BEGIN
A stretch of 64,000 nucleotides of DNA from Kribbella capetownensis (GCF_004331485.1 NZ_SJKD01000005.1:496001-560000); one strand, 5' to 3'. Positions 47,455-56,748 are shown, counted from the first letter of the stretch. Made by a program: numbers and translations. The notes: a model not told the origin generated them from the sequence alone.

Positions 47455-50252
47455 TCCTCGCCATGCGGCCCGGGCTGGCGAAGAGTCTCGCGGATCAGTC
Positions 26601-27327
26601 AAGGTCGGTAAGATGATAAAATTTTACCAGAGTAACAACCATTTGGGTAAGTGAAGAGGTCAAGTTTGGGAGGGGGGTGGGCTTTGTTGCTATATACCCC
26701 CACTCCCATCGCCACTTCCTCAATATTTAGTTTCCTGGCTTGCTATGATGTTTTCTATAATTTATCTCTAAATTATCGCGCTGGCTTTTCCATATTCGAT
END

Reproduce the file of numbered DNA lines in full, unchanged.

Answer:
A stretch of 64,000 nucleotides of DNA from Kribbella capetownensis (GCF_004331485.1 NZ_SJKD01000005.1:496001-560000); one strand, 5' to 3'. Positions 47,455-56,748 are shown, counted from the first letter of the stretch. Made by a program: numbers and translations. The notes: a model not told the origin generated them from the sequence alone.

Positions 47455-50252
47455 TCCTCGCCATGCGGCCCGGGCTGGCGAAGAGTCTCGCGGATCAGTC
Positions 26601-27327
26601 AAGGTCGGTAAGATGATAAAATTTTACCAGAGTAACAACCATTTGGGTAAGTGAAGAGGTCAAGTTTGGGAGGGGGGTGGGCTTTGTTGCTATATACCCC
26701 CACTCCCATCGCCACTTCCTCAATATTTAGTTTCCTGGCTTGCTATGATGTTTTCTATAATTTATCTCTAAATTATCGCGCTGGCTTTTCCATATTCGAT